Plenty of unstructured time these days. Some of it is spent prospecting for new trails to ride. Cycling is a few months away. This morning, I drove around instead of cycling as it began raining from early hours. Later, I stayed in and read through the day besides some work.
This opinion piece on racism ‘Call A Thing A Thing’ on NYT – https://www.nytimes.com/2020/07/08/opinion/racism-united-states.html is interesting because often things hit hard when you call them for what they are. Circuitous references to the problem only frustrates.
On AI and algorithmic fairness, read this https://www.nature.com/articles/d41586-020-02003-2? short piece which sort of attempts a sociological analysis of AI. The author writes –
Through the lens of power, it’s possible to see why accurate, generalizable and efficient AI systems are not good for everyone.
For one, any AI application is designed to achieve a defined intent. The intent is a vested interest. So, by implication the power distribution within the app ecosystem among users and owners of the application is bound to be different! Perhaps, there is excitement about discovery of power-theory in the author’s mind.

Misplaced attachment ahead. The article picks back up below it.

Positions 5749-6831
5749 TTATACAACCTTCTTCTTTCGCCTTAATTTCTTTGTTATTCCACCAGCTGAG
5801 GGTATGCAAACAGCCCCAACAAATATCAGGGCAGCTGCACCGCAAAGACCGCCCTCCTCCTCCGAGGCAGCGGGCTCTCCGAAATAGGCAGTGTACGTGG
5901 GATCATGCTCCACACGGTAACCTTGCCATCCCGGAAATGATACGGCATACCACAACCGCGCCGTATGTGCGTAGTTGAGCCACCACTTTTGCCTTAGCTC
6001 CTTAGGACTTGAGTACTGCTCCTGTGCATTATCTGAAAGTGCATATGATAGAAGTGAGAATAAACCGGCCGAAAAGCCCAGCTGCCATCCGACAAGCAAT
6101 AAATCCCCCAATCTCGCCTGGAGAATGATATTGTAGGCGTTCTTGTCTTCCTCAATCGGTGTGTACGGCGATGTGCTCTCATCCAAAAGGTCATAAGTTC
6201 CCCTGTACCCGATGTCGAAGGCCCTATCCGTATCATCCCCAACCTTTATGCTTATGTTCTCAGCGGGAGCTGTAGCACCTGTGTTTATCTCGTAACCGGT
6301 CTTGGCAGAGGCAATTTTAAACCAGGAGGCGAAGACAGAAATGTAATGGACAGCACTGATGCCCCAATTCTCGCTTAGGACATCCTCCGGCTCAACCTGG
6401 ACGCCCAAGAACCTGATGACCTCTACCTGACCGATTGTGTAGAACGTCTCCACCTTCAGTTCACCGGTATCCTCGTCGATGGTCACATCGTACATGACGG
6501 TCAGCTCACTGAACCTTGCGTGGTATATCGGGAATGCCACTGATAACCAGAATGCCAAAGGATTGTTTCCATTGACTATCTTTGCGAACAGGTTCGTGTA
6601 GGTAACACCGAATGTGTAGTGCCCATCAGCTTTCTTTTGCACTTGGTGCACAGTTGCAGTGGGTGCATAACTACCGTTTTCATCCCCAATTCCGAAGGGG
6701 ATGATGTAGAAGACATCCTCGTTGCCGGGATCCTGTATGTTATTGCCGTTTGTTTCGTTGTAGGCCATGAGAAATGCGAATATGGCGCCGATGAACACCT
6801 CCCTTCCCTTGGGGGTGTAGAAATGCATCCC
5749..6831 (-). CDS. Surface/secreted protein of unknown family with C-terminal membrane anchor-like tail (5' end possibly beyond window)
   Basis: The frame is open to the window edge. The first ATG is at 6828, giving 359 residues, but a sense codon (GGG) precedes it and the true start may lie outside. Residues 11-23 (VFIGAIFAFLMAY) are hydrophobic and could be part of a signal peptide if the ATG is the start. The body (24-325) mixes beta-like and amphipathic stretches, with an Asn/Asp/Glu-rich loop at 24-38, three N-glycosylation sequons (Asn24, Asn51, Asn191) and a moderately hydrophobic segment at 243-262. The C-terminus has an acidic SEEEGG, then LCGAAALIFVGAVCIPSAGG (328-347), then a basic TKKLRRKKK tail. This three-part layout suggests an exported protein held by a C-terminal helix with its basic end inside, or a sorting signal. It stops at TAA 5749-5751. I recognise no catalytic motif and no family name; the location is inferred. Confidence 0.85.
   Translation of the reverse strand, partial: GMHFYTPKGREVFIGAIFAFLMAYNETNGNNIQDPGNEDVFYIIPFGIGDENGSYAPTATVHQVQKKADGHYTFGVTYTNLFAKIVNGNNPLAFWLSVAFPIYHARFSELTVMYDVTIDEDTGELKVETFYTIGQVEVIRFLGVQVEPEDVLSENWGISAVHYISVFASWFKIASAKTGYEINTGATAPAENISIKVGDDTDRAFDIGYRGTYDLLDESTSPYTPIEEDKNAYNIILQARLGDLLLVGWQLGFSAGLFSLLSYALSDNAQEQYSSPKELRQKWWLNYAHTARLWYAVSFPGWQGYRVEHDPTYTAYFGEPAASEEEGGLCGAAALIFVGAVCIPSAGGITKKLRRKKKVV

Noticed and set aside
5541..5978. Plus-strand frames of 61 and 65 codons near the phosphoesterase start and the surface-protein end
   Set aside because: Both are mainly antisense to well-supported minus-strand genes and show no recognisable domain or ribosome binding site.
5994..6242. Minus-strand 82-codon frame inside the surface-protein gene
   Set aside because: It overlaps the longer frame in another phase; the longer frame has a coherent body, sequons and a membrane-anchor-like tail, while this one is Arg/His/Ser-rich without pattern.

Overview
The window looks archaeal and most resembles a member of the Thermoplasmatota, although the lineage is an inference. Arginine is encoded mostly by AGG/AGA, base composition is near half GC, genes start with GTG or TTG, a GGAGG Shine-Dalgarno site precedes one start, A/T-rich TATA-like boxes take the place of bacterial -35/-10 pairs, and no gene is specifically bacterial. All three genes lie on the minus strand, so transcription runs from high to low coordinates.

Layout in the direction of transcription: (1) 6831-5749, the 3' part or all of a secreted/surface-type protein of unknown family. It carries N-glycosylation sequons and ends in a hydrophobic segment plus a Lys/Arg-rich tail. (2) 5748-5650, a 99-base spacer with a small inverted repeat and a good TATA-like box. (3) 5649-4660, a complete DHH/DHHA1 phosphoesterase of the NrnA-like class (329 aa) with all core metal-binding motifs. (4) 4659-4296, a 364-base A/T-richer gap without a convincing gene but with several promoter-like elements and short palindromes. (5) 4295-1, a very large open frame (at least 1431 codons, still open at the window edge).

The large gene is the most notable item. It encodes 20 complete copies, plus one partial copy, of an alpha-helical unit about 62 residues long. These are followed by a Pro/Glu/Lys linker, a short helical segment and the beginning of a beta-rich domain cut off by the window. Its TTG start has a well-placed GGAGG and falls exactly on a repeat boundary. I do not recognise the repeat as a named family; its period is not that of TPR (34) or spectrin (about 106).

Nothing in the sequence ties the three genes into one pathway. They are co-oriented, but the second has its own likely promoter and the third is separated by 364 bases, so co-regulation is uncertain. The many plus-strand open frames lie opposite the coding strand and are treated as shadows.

Dove into analytical reports on market and economic outlook. Two reports from Blackrock are worth noting. Blackrock’s Mid year outlook – https://www.blackrock.com/corporate/literature/whitepaper/bii-2020-midyear-outlook.pdf. The second on macro perspective – on ‘policy revolution’ and ‘labour market support’
It does seem to carry a sharper articulation of dynamics that are likely to fuel the changes in pandemic and post-pandemic financial years.
The morning began with a twenty five kilometer ride, with a push to the next village on the road that I have been doing for the past couple of weeks. Riding makes for a good start to the day, though by the mid-day physical fatigue sets in. That makes a good time for reading. For today, these: